In a win for short-stay property operators and a disappointing outcome for Owner Corporations, the Victorian Supreme ruled recently that owner corporations could not prevent dwellings in a strata agreement from being used as short term rentals. We look at the impact of the case on your short term rental rights.
What are strata apartments?
Strata titles are a unique Australian innovation. It allows individual ownership of part of a property (usually the apartment/townhouse) and combined shared ownership of open areas (e.g. foyers, driveways) through a legal entity called the owners corporation.
If you are uncertain about what property you may own under the owners corporation, you can refer to your Corporation Plan for specific details of what forms your unit subsidiaries. A copy of the plan is usually available from the manager.
The owners committee of Watergates Apartments originally took Paul Salter and Belinda Balcombe who were leasing a number of units in the complex on a short term basis to VCAT. The owners corporation of Westgates Apartments had previously attempted to implement a by-law in 2004 to ban stays of less than 30 days. They also cited concerns about security and damage to property as reasons for the bylaws.
They were unsuccessful in their case and appealed to the Supreme Court. The Supreme Court found that the by law to prohibit short term letting was outside the scope of powers given to the committee by the Victorian Legislation and invalid for the following reasons
- The role of the owners corporation was to manage and administer common property and did not extend to restricting the use of private lots (usually the individual units)
- The by law was a substantial interference with the lot owner’s proprietary rights
- The prohibition of businesses generally and specifically businesses related to short term letting exceeded the scope of what was intended by Parliament in enacting the Owners Corporation Act
How will it affect short-stay leases?
It seems that short term rentals are here to stay in Victoria. This means flexibility for growth of short term renting. The ruling may be of benefit to strata title owners who wish to hire out a room or their home.
However, those who do not own property under a Strata Title should always check with their landlord whether they need consent to sublet their rented property. It was recently concluded in another Victorian Supreme Court Decision that an Airbnb type rental was a lease under this circumstance is subject to the consent of the landlord.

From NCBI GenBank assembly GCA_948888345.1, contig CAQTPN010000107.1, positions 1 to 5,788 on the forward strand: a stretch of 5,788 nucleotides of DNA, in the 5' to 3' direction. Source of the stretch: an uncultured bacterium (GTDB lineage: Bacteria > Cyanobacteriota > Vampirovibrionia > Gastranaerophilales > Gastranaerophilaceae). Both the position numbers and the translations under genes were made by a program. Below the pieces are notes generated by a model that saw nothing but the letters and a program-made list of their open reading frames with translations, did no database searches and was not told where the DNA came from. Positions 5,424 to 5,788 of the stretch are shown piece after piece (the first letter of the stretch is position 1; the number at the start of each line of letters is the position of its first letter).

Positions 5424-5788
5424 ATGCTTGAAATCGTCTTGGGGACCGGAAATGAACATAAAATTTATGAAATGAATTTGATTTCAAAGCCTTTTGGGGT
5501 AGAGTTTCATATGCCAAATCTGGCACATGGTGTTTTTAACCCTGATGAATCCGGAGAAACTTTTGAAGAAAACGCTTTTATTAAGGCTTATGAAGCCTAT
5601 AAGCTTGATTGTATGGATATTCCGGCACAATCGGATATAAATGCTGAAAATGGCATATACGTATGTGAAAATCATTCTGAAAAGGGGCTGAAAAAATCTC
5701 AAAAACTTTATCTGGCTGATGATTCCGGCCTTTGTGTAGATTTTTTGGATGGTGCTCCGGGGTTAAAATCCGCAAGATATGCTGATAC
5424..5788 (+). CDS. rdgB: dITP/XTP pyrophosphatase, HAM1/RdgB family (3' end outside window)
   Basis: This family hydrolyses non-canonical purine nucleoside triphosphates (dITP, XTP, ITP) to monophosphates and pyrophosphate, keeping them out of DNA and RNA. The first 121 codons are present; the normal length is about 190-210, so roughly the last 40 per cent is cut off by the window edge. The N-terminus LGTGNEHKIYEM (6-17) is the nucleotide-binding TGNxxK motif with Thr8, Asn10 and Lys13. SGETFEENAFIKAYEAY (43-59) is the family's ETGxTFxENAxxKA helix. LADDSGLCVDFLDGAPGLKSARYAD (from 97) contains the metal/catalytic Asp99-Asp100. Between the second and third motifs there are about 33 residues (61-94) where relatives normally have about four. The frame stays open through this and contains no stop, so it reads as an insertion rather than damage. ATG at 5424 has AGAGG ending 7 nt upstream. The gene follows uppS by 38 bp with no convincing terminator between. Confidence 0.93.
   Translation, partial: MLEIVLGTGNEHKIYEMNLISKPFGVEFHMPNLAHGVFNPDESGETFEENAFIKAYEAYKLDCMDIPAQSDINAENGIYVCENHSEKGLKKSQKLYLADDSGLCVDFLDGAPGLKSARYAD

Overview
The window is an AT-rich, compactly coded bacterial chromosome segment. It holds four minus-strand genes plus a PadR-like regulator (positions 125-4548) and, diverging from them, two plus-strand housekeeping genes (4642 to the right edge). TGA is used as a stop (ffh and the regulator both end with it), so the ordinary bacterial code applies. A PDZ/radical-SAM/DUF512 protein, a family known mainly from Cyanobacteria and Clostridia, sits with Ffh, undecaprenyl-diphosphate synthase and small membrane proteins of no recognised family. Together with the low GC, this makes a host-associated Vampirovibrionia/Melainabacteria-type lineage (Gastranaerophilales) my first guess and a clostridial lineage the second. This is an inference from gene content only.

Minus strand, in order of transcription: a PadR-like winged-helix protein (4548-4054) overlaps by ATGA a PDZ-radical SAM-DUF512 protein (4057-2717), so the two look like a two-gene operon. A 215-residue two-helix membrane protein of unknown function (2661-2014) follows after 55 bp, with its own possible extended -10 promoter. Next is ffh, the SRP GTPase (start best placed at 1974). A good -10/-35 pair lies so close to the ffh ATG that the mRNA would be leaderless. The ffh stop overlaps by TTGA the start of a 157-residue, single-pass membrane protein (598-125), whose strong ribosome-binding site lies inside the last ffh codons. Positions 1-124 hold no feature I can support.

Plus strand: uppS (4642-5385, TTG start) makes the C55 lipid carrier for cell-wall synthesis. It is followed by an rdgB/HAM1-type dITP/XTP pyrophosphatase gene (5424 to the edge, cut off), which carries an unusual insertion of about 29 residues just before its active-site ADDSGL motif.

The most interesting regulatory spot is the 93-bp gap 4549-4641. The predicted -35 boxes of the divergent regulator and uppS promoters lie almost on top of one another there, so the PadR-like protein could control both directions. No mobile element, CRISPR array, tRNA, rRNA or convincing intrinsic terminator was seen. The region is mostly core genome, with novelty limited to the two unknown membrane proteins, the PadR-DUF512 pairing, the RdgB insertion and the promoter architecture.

It may also pave the way for commercial residential accommodation, a term coined by the Tourist Accommodation Association. This model involves leasing apartments from a number of owners and then on-leasing the units out to short-stay clients.
The decision in Owners Corporation v Balcombe adds to the increased controversy of short-term lettings of strata units. It is likely that issues of short stay leases will be contested again and strata unit owner should ensure they understand the regulations governing their ownership of their property before attempting to lease out their apartments.
How will it affect owner corporations of apartment complexes?
After this decision, it is clear that owner’s corporations do not have a general power to make rules prohibiting residential apartment owners from letting their apartments for short term stays. The power rests in the functions of local councils by way of local planning schemes. In this case, The City of Melbourne council had consented to the use of apartments in the buildings for short term commercial accommodation on the condition of implementation of safety matters.
Currently, it means that the Owners Corporation Rules enacted can only govern the use of apartments and behaviour of residents if their use or behaviour affects other residents and common property.
Sign up to our property newsletter to receive monthly updates on the latest developments in property law with our analysis.
The content of this article is intended to provide a general guide to the subject matter and is not to be construed as legal advice. For legal advice specific to your individual circumstances. Please contact Verity Law